For the first time in a long time, Heavyweight prospects are in vogue. Heavyweight has long been the division of the same five dudes for 10-20 years, but that trend finally seems to be bucking. Men like Ciryl Gane, Tom Aspinall and even Tai Tuivasa are on their way up the rankings, disposing of the familiar faces many of us have known for years. Even as the oldest and most accomplished of the bunch, champion Francis Ngannou is also part of this wave.
For the most part, the current crop of young Heavyweight talent has been instant gratification. Gane pops up on the “Prelims,” then two years later he has an interim belt. Aspinall and Tuivasa tend to win inside the opening seven minutes. “The Predator” had a run where he won four fights in a grand total of roughly 180 seconds.
Curtis Blaydes isn’t that guy. He’s never finished an opponent in the first round in the UFC. Though he still stops his opponents more often than not in victory, a few wrestling-heavy grind matches have given Blaydes a bit of a reputation for lay-and-pray.
I won’t pretend Blaydes has never held someone down and counted on the “control” portion of the scoring criteria to win fights, but what’s often missed in this narrative is his consistent improvement. Blaydes is not a natural kickboxing prodigy, nor does he have the type of innate aggressiveness that can otherwise make one an instant knockout threat.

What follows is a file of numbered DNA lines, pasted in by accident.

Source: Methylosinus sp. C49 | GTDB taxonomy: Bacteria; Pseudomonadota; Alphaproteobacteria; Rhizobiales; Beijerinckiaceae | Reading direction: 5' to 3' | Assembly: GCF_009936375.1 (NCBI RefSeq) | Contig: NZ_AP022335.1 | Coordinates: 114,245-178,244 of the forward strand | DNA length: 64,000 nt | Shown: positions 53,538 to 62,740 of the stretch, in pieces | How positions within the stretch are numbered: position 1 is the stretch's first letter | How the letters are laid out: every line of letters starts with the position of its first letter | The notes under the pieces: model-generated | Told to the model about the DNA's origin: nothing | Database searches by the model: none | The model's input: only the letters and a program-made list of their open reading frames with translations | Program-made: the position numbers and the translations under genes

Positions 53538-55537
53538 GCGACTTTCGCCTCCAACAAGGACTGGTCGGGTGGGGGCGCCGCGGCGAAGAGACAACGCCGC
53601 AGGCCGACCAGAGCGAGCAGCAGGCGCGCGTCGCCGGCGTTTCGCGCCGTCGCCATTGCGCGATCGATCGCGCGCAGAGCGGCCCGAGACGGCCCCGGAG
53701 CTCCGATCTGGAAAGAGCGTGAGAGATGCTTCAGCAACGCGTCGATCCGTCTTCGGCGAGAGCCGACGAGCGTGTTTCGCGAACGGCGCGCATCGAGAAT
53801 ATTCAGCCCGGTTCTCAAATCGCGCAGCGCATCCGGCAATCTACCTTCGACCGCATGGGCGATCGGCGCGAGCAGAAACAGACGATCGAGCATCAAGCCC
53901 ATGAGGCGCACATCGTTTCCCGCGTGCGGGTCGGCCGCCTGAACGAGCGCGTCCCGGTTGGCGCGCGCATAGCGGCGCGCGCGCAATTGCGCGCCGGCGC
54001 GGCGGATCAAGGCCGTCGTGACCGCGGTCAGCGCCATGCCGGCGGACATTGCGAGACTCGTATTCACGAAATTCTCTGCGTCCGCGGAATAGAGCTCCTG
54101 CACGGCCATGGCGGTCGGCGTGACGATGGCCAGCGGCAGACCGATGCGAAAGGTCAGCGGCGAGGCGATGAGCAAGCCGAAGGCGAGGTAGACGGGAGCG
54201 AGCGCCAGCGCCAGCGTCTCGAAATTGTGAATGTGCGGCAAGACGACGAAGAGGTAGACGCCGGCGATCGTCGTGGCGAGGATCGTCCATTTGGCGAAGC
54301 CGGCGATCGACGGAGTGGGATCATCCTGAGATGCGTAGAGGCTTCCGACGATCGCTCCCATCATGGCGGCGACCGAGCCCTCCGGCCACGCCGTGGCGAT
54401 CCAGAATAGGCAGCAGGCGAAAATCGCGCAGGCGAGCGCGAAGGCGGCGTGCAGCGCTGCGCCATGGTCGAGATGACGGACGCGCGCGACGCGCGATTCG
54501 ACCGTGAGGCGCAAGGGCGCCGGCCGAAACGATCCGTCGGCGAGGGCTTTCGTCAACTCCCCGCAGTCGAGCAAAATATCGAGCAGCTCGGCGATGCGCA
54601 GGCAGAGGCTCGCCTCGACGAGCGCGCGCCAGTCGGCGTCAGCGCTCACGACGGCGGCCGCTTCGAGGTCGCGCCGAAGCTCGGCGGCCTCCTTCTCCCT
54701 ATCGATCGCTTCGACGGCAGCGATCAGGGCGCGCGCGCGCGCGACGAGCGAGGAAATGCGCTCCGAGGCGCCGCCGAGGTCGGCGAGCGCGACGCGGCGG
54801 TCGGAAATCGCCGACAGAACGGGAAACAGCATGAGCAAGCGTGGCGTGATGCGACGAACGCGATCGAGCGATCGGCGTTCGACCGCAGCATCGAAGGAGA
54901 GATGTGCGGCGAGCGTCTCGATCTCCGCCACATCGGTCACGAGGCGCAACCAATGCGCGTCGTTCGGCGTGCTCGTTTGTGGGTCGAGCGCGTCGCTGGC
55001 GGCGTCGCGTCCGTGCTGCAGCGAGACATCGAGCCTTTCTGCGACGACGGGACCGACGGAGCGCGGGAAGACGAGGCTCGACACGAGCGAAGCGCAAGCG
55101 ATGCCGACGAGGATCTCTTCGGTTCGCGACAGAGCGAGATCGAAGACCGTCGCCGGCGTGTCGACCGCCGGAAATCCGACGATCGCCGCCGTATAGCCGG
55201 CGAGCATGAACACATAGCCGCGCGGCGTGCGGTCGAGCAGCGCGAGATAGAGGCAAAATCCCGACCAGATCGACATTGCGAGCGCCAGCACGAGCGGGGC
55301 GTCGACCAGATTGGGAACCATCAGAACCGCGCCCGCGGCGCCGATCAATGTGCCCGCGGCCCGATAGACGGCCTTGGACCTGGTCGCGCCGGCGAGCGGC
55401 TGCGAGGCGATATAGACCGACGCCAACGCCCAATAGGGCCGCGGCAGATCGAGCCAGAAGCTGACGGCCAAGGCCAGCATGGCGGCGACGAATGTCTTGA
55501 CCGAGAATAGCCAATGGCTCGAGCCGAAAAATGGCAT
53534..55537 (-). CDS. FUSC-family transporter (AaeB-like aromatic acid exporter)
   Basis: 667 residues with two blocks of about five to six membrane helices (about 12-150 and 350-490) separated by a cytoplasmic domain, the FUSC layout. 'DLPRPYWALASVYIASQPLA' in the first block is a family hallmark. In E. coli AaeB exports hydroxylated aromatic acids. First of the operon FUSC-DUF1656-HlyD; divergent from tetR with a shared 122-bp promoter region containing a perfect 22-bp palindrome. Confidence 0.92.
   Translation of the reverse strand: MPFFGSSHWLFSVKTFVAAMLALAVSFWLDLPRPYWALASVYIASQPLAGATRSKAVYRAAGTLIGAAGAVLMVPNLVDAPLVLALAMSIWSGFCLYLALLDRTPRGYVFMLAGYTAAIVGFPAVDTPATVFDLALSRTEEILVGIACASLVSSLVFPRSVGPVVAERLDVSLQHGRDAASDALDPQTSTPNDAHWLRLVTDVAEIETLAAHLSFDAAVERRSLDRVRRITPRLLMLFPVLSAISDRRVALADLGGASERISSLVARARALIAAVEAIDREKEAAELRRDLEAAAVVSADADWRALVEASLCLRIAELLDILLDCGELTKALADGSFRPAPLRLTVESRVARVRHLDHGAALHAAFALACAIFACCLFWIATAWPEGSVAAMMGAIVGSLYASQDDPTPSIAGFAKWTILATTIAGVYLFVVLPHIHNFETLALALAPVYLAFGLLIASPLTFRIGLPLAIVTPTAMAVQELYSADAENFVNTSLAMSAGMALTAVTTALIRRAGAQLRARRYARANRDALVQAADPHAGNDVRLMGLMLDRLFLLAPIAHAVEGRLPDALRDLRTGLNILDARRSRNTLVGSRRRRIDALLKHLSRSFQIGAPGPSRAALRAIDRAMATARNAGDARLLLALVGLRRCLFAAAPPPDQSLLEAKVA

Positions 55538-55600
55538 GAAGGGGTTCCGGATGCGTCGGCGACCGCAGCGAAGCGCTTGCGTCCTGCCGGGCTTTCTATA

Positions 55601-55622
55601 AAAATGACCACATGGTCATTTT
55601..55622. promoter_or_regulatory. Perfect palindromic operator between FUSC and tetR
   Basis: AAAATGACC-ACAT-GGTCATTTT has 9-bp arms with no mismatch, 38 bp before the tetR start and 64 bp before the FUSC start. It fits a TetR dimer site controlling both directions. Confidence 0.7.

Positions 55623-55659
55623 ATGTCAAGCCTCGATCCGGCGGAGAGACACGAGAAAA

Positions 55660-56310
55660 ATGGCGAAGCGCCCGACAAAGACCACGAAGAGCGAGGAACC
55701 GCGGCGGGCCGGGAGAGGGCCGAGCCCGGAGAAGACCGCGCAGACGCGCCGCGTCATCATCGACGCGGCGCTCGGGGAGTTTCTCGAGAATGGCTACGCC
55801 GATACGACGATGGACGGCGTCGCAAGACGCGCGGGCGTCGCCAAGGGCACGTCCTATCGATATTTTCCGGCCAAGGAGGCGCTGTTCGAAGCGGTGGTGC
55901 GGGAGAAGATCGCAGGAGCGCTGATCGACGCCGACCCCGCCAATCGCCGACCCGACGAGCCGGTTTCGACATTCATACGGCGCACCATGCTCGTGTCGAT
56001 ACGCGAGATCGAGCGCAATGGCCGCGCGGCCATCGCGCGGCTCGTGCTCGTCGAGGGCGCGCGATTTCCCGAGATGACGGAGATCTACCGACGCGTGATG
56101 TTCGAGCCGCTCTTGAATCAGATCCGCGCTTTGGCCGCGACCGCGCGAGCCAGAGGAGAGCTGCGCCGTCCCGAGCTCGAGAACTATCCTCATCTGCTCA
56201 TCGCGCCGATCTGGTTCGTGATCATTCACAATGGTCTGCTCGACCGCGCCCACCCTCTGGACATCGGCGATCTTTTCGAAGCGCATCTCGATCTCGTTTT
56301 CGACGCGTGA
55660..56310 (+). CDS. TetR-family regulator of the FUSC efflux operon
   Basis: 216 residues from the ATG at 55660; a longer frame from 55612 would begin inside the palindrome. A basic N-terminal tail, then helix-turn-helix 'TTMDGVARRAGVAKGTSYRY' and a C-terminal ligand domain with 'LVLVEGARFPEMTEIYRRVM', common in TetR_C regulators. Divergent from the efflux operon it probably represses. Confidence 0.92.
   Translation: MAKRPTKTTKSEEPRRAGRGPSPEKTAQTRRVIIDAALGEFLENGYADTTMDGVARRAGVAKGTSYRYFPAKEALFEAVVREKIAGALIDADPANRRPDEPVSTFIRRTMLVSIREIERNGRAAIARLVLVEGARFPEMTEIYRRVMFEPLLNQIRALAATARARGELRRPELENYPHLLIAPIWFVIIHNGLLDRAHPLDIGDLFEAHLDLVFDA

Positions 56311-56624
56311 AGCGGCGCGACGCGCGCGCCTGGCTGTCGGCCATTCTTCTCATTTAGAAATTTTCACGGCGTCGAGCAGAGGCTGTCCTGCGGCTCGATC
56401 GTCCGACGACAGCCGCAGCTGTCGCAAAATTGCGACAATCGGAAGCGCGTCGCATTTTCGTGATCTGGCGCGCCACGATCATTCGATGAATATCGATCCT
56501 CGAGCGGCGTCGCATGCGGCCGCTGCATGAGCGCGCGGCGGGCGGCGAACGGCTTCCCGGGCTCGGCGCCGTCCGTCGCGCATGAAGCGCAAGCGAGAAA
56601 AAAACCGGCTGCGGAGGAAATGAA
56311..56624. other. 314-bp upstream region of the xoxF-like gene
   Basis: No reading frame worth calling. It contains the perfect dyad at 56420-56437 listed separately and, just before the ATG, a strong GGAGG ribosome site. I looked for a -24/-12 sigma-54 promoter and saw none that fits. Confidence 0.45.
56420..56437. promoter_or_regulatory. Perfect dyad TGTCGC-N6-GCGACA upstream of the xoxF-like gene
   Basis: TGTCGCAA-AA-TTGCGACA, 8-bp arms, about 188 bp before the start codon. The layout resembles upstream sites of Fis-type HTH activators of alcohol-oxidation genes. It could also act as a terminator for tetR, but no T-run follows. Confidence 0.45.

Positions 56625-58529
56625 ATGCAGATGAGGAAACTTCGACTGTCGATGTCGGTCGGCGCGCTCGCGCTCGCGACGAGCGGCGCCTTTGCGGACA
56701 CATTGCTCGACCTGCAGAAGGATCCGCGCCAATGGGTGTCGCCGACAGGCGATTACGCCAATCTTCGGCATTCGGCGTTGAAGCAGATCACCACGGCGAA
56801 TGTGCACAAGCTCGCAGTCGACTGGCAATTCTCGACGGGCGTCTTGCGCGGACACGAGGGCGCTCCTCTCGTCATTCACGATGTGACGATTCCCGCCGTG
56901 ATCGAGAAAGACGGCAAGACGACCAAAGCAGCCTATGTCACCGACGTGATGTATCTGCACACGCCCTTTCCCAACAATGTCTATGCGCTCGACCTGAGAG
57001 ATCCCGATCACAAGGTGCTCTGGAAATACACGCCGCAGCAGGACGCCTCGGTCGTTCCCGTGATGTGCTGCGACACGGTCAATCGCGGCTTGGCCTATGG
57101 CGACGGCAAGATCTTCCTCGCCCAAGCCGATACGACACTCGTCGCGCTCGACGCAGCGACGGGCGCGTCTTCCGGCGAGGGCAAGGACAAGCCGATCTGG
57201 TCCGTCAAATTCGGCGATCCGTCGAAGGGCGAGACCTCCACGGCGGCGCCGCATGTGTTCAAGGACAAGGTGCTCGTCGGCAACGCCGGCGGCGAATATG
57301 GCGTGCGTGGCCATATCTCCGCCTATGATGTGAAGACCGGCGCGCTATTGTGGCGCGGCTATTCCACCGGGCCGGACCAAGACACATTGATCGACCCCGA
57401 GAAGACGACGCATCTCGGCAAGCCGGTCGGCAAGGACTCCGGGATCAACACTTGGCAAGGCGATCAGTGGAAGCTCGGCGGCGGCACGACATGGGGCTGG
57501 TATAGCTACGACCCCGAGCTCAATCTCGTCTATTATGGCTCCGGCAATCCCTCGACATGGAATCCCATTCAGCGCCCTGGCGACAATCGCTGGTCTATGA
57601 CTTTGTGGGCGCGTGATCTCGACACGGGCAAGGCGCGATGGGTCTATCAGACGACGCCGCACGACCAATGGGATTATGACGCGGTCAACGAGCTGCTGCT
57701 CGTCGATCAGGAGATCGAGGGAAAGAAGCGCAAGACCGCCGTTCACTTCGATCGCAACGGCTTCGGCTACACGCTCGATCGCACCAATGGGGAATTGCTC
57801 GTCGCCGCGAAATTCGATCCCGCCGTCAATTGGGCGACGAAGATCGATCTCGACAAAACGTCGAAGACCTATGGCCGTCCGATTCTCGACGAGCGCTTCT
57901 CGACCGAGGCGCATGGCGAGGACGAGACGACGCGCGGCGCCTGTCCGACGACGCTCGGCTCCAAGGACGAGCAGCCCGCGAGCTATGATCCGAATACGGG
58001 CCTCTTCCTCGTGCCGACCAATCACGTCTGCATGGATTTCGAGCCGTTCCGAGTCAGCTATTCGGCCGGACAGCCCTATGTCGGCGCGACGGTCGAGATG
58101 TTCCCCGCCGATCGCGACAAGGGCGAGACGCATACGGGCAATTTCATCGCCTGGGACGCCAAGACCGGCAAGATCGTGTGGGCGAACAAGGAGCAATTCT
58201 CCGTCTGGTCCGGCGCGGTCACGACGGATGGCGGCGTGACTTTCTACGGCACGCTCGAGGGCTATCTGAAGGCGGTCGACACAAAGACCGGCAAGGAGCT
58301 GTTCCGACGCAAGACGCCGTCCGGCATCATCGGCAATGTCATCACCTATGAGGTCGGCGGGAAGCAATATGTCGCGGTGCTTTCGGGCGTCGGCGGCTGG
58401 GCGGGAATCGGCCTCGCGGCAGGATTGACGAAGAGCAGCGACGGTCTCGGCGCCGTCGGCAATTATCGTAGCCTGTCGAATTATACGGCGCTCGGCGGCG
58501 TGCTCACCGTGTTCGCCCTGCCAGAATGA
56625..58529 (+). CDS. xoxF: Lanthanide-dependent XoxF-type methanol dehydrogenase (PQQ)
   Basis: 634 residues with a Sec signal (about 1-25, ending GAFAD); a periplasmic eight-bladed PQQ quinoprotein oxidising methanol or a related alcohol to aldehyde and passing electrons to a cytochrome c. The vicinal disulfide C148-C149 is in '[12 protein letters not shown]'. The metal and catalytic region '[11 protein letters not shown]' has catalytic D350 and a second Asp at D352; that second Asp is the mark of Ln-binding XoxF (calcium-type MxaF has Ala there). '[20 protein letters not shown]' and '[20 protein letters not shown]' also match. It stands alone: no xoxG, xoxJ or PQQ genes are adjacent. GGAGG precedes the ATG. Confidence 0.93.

That’s okay, though. Blaydes doesn’t have to be either of those things, not when he’s got plenty of other gifts in the striking department. For example, Blaydes certainly does hit very hard, and though he’s been knocked out by likely the two heaviest hitters in the division’s history, the man still has a cinderblock of a chin.
Most importantly, Blaydes is a student of the game. Since his first punches thrown in the Octagon, Blaydes has tried to do things the right way. He hasn’t tried to overwhelm opponents with his 255-pound, 6’4” frame. No, Blaydes has tried to jab, feint, move his feet, and set up combinations.
Early on, it’s harder than not to fight technically, particularly when one’s opponents are firing desperate, wild power punches. It’s difficult to look crisp in the face of chaos — much easier to turn to the takedown when things get hairy.
Fortunately, Blaydes’ hustle pays off more and more each year. The first big sign of success came against Junior dos Santos, whom Blaydes melted without really taking down, but that win was somewhat written off due to the Brazilian’s wear-and-tear. There’s no such argument against Daukaus, a fresh young face with the ability to rack up quick finishes.
Part of the reason why Blaydes was able to look so sharp against Daukaus was that the jiu-jitsu black belt also tries to fight technically. He works at range, sets up his shots, and chases angles. It’s a style Blaydes understands, and so it’s one he felt comfortable in engaging Daukaus.
Daukaus rose to prominence as a rangy power puncher, and Blaydes just put him down hard in that realm. It’s proof of Blaydes’ improvement, as well as direct evidence that Blaydes’ longer road to development is going to pay off in a big way. At some point, everything is really going to click, and Blaydes’ abilities are likely to skyrocket.
That’s a problem, seeing as he’s already ranked inside the Top Five while in development.
For complete UFC Columbus: “Blaydes vs. Daukaus” results and play-by-play, click HERE.